There’s very little in the way of concrete example, and sometimes “Jesus” sounds a wee bit syrupy. Peace is a big theme in Jesus Calling; perhaps the major theme. “Your greatest need is for the Peace you find in my Presence.” What about forgiveness of sins and reconciliation with God? “My Peace is the greatest of treasures.” Chapter and verse, please? “As you learn to live with me as the Center of your life, My Peace will fill you up.” Any room left for the Holy Spirit? I’ll admit, these devotions are probably better taken one at a time than all in a bunch at Mardel. Many Amazon reviewers say their kids love this book, and I wouldn’t argue with them. But at least one of those reviewers mentioned that her children were confused about the difference between the author speaking as Jesus, and Jesus actually speaking. That would be a red flag for me.
Grace for the Moment also seems too “adapted.” Each day of the year includes a scripture reference, a brief meditation, and a “Growing in Grace” suggestion to pray for something, talk to someone, do a kind deed, etc. Max Lucado includes more in the way of concrete illustration and example than Jesus Calling, which is more appropriate for this age. But he tends to focus on us–what we do, how we live–and less on Who God is and what He did. For instance, “Jesus’ goal was to save people from their sins” and no matter how ugly their deeds were, “He still saw enough beauty in people to die for their mistakes and for ours.” And when we get to heaven, “one of the greatest [blessings]will be you! You will be God’s magnum opus, his greatest work of art.” There is a sense in which this is true, and it’s definitely true that God delights in His people. But are kids going to get the wrong idea, that it’s all about them? The book doesn’t necessarily communicate that message overall, but there are probably better choices.
God’s Mighty Warrior Devotional Bible, by Sheila Walsh. Thomas Nelson, 2007, 352 pages, ages 4-8.
I’ll admit to cringing a little as I pick up a pink “Bible” with a silver tiara on the cover—with rhinestones, no less! The “Princess” and “Warrior” stereotype may be just a tad relentless in these books, though I understand the need for gender roles and definitions. However, I was pleasantly surprised.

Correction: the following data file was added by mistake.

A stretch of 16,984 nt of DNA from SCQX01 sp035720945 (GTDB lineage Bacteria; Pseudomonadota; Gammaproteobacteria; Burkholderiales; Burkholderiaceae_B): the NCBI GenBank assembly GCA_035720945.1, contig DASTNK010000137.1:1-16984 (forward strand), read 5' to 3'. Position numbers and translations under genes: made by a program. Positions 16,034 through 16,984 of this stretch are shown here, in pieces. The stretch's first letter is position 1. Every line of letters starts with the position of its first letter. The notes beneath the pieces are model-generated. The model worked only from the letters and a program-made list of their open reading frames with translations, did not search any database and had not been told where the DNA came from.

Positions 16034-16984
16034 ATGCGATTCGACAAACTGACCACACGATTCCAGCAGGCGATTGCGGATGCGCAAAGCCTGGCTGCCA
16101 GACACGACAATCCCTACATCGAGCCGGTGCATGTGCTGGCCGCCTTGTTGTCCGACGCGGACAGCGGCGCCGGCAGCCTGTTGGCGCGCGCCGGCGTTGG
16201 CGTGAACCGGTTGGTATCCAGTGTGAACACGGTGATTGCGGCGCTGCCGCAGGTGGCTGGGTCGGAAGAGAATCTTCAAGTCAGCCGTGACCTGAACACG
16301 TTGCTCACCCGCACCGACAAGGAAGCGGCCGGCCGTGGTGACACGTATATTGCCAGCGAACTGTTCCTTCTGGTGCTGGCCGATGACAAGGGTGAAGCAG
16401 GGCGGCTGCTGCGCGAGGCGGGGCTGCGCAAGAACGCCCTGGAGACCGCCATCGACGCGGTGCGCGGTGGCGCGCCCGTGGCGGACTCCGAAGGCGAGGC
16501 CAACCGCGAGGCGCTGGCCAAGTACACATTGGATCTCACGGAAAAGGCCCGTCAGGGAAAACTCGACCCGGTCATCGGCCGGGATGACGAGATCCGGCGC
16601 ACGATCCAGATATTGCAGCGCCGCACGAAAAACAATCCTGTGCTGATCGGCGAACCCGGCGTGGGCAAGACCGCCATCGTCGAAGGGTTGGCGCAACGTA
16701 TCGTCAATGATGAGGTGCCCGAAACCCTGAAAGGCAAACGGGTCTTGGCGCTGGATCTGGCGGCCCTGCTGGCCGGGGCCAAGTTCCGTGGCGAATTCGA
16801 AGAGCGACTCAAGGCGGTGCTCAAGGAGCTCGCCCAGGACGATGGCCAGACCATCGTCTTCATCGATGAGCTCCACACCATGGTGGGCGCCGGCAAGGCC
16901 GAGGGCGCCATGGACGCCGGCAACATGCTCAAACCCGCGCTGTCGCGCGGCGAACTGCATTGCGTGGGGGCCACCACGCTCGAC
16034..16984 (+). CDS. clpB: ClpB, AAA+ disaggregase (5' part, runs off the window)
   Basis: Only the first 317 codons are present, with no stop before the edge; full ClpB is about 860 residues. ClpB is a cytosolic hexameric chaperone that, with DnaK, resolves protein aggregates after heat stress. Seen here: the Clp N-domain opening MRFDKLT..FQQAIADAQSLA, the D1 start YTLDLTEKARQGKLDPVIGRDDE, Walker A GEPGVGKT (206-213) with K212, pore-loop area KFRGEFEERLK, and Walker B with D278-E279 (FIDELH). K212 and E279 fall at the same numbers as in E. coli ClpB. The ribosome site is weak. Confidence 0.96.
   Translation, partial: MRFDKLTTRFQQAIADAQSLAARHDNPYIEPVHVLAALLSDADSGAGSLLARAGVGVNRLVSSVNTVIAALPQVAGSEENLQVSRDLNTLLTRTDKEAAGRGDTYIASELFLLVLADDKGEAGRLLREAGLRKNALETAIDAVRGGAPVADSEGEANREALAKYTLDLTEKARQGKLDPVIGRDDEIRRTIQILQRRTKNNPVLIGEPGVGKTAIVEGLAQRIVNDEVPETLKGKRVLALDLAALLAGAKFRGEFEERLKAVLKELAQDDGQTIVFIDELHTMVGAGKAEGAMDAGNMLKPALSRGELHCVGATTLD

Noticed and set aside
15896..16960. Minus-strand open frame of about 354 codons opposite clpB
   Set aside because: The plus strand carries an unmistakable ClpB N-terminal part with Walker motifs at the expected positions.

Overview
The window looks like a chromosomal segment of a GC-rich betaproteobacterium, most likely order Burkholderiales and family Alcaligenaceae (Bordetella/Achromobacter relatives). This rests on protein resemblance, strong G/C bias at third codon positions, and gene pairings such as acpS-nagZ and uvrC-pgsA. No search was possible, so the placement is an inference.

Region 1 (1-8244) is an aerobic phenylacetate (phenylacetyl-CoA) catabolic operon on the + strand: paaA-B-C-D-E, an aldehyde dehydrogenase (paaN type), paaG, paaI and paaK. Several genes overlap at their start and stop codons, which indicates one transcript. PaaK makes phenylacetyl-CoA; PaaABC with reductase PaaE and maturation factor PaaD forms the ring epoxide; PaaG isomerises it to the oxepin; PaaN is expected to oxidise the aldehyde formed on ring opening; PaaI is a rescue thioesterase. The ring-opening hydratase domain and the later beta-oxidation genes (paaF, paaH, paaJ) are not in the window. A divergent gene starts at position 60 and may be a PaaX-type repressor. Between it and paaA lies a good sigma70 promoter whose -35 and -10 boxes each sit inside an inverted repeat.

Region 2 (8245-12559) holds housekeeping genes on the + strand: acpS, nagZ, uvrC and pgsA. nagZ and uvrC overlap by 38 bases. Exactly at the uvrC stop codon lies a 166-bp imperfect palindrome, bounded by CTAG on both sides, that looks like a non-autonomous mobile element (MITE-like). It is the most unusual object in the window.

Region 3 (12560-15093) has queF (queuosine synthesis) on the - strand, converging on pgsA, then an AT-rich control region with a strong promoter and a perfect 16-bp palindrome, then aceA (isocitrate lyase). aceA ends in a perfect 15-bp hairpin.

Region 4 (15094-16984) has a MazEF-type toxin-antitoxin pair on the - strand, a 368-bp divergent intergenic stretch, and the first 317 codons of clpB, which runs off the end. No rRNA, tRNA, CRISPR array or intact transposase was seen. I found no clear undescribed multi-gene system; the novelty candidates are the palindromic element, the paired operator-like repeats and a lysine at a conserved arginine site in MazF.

First of all, both books are written for kids, with their concerns and limited perspective in mind. And both books include liberal amounts of scripture, quoted from the International Children’s Version, a Bible translation I’ve used at home and in Sunday school for years. The references start with creation and Adam and Eve, but after that they skip around in no particular order, which is bad news for a sense of scriptural unity. Each section includes a passage (which may be a page or more), a brief application, and a “feature.” Princess features include “Beauty tips” (inner beauty), “My Hero” (qualities of God), “I Adore You” (praise), “Take a Bow” (short dramatizations), etc. The boys get “Adventure Quest” (games and activities), “Sword of the Spirit” (scripture memorization), “Shield of Faith” (making right choices) and so on. The language is clear and direct, the applications are appropriate to the age, and the activities seem fun and to the point (though it seems that boys get to do more of the fun stuff than girls!). Are they Christ-centered? I believe so. For instance:
Jesus is not only soft and gentle, he is also tough and strong. He is the fiercest fighter of evil. With wisdom and power he created the universe. He has declared war against sin and death. When he rose from the dead, he defeated the powers of hell.
Some activities you may want to skip, like letting little girls try on lipstick to remind them that “truly beautiful lips speak loving words from a kind heart.” On the other hand, little girls are going to try on your lipstick anyway, so why not try a spiritual application? It might just make an impression. Both books are a little over-designed for my taste, with an excess of borders and icons. Readings are not numbered; you can tell when you come to a contrasting color that you’ve reached the end of one and come to the beginning of another. The type is large and the wording simple enough that kids at the high end of the age range can read it themselves. These books may not be for everybody, but if Grandma buys one as a baby gift, don’t automatically write it off. They’re worth a second look.
I like The Action Bible—scripture rendered in graphic novel (i.e., comic book) form. it’s a good choice for fidgety boys and unenthusiastic readers, faithful to the Word and dramatically presented. (See our interview with the artist, Sergio Cariello!) The Devotional selects a story for every week of the year and encourages application through four steps: “X-Ray Vision” (thoughts to connect the story to your life), “Your Mission” (three application ideas and activities), “Your Debrief” (three questions to ask yourself), and “Mission Accomplished” (space to write your own thoughts). Since the stories are chronological and developmental, they do show the unity of scripture. But the centrality of Christ gets lost in all the personal character-building. Some of the takeaways are direct and effective, like tearing down your own idols (after the golden calf story). However, too many of them read like last week’s after-school special. The story of Deborah becomes a lesson on gender identities. Jesus’ baptism, and God’s endorsement of “my beloved Son, in whom I am well pleased” is all about . . . encouragement. (As a comic-book character might say, “What the–?!”) The raising of Lazarus, before which “Jesus wept” is not a demonstration of the mighty power of God, but an examination of empathy. As a devotional guide, I’d leave this one alone. Next year, Cook plans to publish The Action Bible Handbook: a Dictionary of People, Places, and Things. That sounds like a better use of the franchise.
Our readers have had some good suggestions, and in examining some of those I found a real treasure. But this post is long enough! I’ll finish it next week.